Cat Care: Weight Management for Cats

At least 30% of pet cats are overweight or obese, making obesity the most common nutritional disease seen in cats. Obesity, defined as excess body fat, can cause significant health issues in feline patients. Obesity is a result of caloric intake being greater than energy expenditure.

The terms “overweight” and “obese” are similar and describe a difference in degree of excess body weight. Overweight is defined as 25% or less excess body weight, while obesity is defined as more than 25% excess body weight. In veterinary medicine, the body condition scoring system is typically used to determine how overweight a cat or dog is. On the 9-point body condition score (BCS) system, 1/9 is emaciated, 4-5/9 is ideal, and 9/9 is extremely obese. Animals that are 6-7/9 on the BCS scale are considered overweight while animals that are scored at 8-9/9 are considered obese. Your veterinarian can help determine your cat’s body condition score and can tell you if your cat is overweight or obese.

Excess weight can impact a cat’s health in many ways. The most significant effect is the health consequences of obesity in cats. Diabetes, osteoarthritis, skin conditions, lower urinary tract disease, and other inflammatory conditions can all be related to obesity in cats. Type 2 diabetes mellitus, similar to what is seen in overweight humans, can occur in cats and weight loss can significantly impact a cat’s overall health and response to treatment. Osteoarthritis is commonly seen in overweight cats due to the stress placed on the joints by the excess body weight. Overweight and obese cats are less likely to groom themselves, resulting in disorders of the skin and coat. Overweight cats also have difficulty posturing to use the litter box and can have more problems with lower urinary tract disease.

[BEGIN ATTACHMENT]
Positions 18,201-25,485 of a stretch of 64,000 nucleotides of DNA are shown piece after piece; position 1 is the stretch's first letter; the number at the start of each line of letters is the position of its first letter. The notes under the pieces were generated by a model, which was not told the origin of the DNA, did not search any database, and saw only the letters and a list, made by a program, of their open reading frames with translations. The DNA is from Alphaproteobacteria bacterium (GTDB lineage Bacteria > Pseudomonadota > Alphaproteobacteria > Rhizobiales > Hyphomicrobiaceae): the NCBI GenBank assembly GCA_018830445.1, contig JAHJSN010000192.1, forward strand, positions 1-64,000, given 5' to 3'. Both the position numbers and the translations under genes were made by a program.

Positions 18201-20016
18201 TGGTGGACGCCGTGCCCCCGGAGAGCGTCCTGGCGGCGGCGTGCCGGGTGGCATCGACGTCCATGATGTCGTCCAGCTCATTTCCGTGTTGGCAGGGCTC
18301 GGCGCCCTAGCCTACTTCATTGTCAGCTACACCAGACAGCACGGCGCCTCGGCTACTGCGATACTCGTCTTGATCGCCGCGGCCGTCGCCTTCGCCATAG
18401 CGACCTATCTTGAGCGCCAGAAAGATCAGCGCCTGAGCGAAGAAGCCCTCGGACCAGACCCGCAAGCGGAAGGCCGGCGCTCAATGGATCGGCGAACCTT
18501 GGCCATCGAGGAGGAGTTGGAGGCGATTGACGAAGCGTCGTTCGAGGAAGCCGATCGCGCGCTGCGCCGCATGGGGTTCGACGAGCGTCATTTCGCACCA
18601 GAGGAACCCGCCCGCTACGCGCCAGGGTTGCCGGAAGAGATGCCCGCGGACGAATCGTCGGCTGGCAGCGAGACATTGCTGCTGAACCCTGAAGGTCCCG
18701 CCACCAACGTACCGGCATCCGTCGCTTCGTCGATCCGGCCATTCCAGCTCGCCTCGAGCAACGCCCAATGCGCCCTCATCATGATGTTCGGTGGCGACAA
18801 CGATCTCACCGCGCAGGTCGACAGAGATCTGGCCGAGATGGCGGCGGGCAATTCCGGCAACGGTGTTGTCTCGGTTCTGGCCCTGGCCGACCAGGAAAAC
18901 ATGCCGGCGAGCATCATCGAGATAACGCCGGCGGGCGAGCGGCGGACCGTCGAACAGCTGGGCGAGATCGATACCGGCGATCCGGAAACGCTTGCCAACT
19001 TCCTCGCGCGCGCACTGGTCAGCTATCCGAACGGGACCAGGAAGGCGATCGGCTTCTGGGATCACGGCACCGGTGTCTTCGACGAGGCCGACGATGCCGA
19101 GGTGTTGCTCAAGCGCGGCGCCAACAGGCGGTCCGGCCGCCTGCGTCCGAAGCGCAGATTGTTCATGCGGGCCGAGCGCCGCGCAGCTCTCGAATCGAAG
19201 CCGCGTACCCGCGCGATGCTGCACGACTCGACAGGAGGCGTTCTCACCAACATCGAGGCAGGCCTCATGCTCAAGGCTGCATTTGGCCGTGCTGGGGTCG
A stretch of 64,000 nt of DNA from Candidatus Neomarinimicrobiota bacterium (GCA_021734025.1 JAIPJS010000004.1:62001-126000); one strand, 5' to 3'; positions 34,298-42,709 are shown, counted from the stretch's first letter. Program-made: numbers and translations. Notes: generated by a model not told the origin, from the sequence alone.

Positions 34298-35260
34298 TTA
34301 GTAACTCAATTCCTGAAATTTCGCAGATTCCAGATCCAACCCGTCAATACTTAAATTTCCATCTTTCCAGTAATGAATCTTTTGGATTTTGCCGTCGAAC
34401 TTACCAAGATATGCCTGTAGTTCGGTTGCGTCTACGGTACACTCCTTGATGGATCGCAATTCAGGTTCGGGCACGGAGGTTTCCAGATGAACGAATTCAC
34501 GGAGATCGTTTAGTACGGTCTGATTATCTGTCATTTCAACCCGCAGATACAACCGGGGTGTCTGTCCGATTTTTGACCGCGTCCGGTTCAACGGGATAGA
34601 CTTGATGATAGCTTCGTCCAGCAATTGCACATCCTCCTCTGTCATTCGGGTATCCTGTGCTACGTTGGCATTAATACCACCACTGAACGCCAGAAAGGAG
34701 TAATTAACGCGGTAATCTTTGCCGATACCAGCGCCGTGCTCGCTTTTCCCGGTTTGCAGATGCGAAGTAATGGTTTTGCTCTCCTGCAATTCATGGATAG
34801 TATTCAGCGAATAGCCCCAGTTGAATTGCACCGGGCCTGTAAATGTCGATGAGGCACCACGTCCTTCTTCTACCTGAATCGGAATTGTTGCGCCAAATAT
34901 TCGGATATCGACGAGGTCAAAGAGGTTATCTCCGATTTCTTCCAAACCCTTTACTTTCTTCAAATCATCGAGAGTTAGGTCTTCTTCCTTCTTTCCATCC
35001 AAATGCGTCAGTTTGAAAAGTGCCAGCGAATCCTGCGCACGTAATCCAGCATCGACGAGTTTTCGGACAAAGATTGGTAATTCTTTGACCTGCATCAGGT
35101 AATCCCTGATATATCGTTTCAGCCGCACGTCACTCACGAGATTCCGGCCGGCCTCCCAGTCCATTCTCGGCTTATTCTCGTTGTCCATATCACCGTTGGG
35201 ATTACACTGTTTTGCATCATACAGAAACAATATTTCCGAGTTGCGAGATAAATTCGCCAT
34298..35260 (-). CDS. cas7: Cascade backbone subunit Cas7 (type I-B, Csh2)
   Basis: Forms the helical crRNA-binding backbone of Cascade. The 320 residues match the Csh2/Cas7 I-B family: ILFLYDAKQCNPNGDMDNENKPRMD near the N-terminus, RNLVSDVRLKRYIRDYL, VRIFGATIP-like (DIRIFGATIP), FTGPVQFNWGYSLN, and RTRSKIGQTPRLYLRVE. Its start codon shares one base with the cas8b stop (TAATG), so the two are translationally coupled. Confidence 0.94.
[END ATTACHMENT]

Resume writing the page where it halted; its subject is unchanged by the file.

Excess weight can impact a cat’s day-to-day behavior is through decreased activity level. In addition to decreased grooming, overweight and obese cats are less likely to play, and are usually more sedentary than healthy cats in ideal body condition.

There are steps pet owners can take to keep their cats at a normal, healthy weight.  Increasing activity level through play, enriching the environment with toys and puzzles, and making cats “hunt” for their food throughout the house all increase energy expenditure.  This is especially important after spaying or neutering your cat, as these surgeries can decrease the metabolic rate of cats, which can result in weight gain.

There are steps pet owners can take to keep their cats at a normal, healthy weight. Increasing activity level through play, enriching the environment with toys and puzzles, and making cats “hunt” for their food throughout the house all increase energy expenditure. This is especially important after spaying or neutering your cat, as these surgeries can decrease the metabolic rate of cats, which can result in weight gain.

Feeding a proper diet for your cat in appropriate amounts can also help maintain weight.  Cats that are obese or overweight should be placed on weight loss plans under the direction of a veterinarian with an appropriate weight loss diet.  Cats that are prone to being overweight but who are not currently overweight should have a complete and balanced diet designed to keep cats at a healthy weight and should receive meals versus free-feeding.  Treat intake should also be restricted.  Restricting intake can be difficult for pet owners but allowing a cat to eat as much as he or she wants can lead to unwanted and unhealthy weight gain.  Your veterinarian can provide advice regarding diet selection and appropriate amounts of feeding.

For a healthy cat weight loss diet, learn more about ROYAL CANIN FELINE HEALTH NUTRITION cat food.

Tips to Take Away

  • Feeding a proper diet for your cat in appropriate amounts can also help maintain weight.
  • Treat intake should be restricted.
  • Your veterinarian can provide advice regarding diet selection and appropriate amounts of feeding.